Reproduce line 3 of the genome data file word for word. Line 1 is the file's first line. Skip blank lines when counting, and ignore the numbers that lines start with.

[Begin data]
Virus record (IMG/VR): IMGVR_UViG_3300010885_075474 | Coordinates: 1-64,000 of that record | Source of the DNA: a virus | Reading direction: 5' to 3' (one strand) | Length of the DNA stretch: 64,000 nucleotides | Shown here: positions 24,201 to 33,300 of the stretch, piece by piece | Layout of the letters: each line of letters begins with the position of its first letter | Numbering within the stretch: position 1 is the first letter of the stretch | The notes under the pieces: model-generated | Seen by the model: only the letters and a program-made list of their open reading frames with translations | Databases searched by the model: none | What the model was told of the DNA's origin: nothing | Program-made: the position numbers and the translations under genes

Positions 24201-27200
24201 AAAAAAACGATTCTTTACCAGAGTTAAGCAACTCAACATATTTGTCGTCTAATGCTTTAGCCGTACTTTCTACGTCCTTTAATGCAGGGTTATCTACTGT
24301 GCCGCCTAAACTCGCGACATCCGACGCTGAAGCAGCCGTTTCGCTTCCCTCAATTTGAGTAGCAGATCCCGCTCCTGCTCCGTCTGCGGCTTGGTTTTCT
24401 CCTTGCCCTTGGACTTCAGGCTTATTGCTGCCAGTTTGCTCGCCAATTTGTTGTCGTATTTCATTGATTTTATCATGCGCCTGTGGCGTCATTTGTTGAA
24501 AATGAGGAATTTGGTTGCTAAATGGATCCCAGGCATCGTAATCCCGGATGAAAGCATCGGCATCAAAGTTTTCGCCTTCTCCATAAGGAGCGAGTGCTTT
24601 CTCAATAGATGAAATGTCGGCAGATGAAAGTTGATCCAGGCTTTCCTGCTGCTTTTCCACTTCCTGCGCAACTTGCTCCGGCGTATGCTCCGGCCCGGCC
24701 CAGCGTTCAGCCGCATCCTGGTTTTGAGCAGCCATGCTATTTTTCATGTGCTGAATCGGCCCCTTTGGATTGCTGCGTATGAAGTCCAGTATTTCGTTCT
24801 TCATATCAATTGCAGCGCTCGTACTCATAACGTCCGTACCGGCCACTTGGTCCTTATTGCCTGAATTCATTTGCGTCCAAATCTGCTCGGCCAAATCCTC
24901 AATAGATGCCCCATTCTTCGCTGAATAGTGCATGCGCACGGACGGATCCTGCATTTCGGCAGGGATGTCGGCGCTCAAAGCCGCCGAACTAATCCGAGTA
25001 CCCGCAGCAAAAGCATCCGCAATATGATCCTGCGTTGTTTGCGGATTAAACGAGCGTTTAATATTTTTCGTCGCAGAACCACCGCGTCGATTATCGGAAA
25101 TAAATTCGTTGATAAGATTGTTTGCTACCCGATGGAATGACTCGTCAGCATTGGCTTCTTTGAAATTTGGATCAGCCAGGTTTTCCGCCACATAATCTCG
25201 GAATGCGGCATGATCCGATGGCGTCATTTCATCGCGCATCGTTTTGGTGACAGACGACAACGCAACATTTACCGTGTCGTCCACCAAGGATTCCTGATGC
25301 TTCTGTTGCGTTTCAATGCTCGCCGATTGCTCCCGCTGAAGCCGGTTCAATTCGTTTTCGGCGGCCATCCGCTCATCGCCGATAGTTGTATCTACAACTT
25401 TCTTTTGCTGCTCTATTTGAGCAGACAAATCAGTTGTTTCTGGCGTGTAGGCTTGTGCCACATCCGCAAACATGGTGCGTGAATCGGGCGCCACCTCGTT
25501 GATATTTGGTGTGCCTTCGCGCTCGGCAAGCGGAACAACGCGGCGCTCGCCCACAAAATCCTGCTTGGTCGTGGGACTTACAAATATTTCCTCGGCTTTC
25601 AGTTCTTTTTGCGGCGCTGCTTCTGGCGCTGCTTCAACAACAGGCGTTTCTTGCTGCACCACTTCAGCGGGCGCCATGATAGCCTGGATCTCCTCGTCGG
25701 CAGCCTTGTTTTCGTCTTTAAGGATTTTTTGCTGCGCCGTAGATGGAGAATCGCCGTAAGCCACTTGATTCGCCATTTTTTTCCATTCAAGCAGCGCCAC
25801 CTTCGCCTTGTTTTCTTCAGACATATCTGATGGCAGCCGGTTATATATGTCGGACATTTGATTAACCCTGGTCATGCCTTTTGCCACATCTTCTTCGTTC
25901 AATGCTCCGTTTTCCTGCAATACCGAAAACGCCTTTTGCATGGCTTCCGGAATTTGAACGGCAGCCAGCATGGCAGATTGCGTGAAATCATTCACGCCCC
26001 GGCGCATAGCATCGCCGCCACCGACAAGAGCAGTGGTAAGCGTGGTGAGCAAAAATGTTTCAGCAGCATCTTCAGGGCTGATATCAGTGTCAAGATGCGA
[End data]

24201 AAAAAAACGATTCTTTACCAGAGTTAAGCAACTCAACATATTTGTCGTCTAATGCTTTAGCCGTACTTTCTACGTCCTTTAATGCAGGGTTATCTACTGT